A Poorly Negotiated Saudi Nuclear Deal Could Damage Future Regional Relationships
As George Orwell once observed, some ideas are so absurd that only the intelligentsia could hold them; ordinary people would not be so foolish. A case in point is a reported proposal to allow the Kingdom of Saudi Arabia to enrich uranium and reprocess spent reactor fuel—two activities that could bring it within weeks of acquiring nuclear weapons—under a developing civil nuclear cooperation agreement.
Cutting such a deal should seem too reckless to be real. Unfortunately, it’s not. Last November, at an International Atomic Energy Agency conference in Abu Dhabi, Acting Assistant Secretary of Energy Edward McGinnis announced that the United States was eager to “spur exports of nuclear energy plants and equipment” to Saudi Arabia. Four weeks later, Secretary of Energy Rick Perry flew to Riyadh, met with Saudi energy minister Khalid Al-Falih, and declared that the United States and Saudi Arabia would soon “move forward” to conclude a formal U.S. nuclear cooperative agreement. Trump administration officials then confirmed, in briefings on Capitol Hill in early December and January, that U.S. negotiators may not insist that Saudi Arabia renounce enrichment and reprocessing as part of a proposed nuclear cooperation agreement.
What’s behind such dangerous dealing? Publicly, officials say it is to promote U.S. nuclear exports under the Westinghouse banner. Westinghouse, though, is now bankrupt, owned for the moment by a Japanese company, and has been sold to a Canadian asset manager, pending regulatory approval. The odds of Westinghouse (or Russian, Chinese, Japanese or French reactor vendors) winning a Saudi contract against a bid by South Korea—the only country building a proven reactor design roughly on schedule and on budget across the Saudi border in the United Arab Emirates (UAE)—are slim to none.
Why would the United States contemplate a nuclear cooperation agreement that permitted Saudi Arabia to obtain the means of producing fissile material? The answer whispered by some reflects what they see as yet another flaw in the Obama administration’s nuclear deal. “We let Iran enrich uranium; it’s only fair to let the Saudis do the same.” Implicit but unspoken is the hope that once developed, a Saudi nuclear-weapons option would deter the Iranians from ever making bombs.
Welcome to the unreal world of Washington realism. What’s particularly weird is that President Trump thinks the Iran deal is “the worst deal ever” because it allows Iran to get very close to a nuclear-weapons capability as limitations begin to expire eight years from now, but people who work for him are contemplating a deal that would permit Saudi Arabia to do the same.
In 2009, the Bush and Obama administrations struck a nuclear-cooperation agreement with the UAE that prohibited it from enriching or reprocessing and required intrusive International Atomic Energy Agency inspections under what is known as the Additional Protocol, hailed as a nonproliferation “gold standard.” Yet, if the United States strikes a deal with Riyadh or any other state in the region without these conditions, the UAE may request that its cooperative agreement be amended to assure “equal terms and conditions.” A nuclear deal with Saudi Arabia that does not uphold the Gold Standard, then is one that undermines it.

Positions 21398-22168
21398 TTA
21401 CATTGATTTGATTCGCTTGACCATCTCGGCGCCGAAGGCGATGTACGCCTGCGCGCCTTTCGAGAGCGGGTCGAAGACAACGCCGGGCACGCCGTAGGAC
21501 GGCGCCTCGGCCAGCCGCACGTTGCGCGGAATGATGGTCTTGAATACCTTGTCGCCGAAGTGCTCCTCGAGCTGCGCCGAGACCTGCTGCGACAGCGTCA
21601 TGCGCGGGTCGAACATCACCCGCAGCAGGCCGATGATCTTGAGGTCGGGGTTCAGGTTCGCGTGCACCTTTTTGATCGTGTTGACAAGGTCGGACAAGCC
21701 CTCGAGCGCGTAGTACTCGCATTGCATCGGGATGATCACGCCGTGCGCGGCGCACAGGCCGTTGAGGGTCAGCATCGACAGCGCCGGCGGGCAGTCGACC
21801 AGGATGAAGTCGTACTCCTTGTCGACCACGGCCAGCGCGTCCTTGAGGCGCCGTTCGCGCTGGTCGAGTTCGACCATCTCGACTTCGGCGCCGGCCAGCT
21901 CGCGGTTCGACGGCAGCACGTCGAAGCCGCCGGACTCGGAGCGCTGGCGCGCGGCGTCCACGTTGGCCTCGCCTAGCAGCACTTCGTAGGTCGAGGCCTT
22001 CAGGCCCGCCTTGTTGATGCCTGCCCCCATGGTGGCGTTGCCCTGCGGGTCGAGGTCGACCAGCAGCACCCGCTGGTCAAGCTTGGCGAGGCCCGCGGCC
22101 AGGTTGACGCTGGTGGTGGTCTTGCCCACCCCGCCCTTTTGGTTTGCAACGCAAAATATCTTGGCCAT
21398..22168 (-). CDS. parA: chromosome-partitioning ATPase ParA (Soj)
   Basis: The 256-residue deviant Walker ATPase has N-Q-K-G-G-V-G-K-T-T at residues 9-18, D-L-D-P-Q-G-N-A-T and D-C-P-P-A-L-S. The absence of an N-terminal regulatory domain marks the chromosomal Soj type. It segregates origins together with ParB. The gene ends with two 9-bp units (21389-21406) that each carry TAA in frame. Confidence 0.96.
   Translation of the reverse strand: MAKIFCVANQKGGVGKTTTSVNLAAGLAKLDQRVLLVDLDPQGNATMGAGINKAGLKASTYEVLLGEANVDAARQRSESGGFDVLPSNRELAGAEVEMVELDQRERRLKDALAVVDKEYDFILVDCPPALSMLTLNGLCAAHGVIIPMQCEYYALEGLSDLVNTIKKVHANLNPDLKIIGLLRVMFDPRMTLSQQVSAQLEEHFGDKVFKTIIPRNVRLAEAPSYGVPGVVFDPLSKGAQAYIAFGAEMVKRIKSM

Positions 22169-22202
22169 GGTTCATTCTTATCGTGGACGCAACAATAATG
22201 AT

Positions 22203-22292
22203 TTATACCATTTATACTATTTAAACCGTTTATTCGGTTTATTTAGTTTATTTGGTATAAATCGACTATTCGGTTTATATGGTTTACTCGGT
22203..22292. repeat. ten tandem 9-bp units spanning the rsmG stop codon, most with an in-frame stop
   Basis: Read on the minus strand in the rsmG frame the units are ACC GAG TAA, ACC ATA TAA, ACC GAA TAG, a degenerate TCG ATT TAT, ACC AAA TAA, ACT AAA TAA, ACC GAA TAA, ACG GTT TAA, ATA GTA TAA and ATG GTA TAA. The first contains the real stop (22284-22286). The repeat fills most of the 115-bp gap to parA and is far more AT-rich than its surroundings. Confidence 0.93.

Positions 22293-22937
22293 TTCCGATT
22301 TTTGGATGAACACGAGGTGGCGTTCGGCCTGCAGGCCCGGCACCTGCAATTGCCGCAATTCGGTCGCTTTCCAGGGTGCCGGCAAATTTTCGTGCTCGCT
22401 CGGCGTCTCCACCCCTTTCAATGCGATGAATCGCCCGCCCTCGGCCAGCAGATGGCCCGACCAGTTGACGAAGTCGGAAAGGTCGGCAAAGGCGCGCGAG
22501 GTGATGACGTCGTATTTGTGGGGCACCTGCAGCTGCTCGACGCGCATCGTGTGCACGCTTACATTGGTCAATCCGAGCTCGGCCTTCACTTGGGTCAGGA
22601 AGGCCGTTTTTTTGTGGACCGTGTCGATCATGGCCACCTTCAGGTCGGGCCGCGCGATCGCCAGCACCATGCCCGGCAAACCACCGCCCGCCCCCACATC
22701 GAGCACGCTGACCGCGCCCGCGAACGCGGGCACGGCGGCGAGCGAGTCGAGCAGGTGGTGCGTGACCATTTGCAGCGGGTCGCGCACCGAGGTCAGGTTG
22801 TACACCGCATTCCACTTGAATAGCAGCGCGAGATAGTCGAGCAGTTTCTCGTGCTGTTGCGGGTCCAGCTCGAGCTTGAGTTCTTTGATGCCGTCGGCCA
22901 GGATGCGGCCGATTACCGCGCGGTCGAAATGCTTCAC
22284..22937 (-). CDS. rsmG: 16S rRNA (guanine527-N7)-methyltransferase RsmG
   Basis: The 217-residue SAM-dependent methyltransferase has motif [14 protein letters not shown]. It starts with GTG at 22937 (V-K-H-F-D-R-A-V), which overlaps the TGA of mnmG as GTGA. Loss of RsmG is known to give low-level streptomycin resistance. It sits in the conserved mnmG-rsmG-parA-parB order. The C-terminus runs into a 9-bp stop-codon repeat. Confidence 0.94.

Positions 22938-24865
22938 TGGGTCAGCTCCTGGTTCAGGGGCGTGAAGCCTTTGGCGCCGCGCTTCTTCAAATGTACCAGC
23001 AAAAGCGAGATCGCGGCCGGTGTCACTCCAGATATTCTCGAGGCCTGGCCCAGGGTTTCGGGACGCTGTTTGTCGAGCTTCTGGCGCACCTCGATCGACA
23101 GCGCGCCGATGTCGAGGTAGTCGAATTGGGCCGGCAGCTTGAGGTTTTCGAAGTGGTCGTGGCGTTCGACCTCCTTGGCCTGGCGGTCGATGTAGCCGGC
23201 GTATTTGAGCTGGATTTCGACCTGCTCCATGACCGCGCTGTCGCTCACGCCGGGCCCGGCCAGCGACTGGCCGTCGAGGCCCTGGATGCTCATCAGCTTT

Administration officials have indicated that after they seal the proposed deal with the Saudis, they intend to cut other deals with Riyadh’s neighbors, starting with Jordan, which also has refused to forgo enriching or reprocessing. How will this story end? The Saudi deal could be the temblor that releases a proliferation tsunami: The Saudis’ development of a weapons option could be followed by the Turks or Egyptians.
This may seem unthinkable. Yet, the reactors being built or proposed for the Middle East are projected to last forty to seventy years; while the governments in the region are not. Remember the Shah of Iran? Washington banked on the Shah’s government being America’s security anchor in the Gulf; we helped him acquire nuclear technology; it was a profound mistake. How likely are the governments in Riyadh, Cairo, Amman, and Ankara to make it to 2058 much less 2088? How friendly might their successors be toward one another, the United States or its allies, including Israel?
Finally, if history is any guide, nuclear reactors accompanied by or part of fissile material production programs become military targets. The Israelis, Americans, Iranians and British all bombed Iraq’s Osirak reactor for fear Iraq would do more than produce research isotopes with it. Iraq launched seven aerial attacks against Iran’s reactor at Bushehr for similar reasons during the 1980s. Israel bombed Syria’s reactor under construction near al Kibar assuming it would be used to produce plutonium for a weapons program. Even Saddam Hussein lobbed a Scud missile toward Israel’s reactor at Dimona.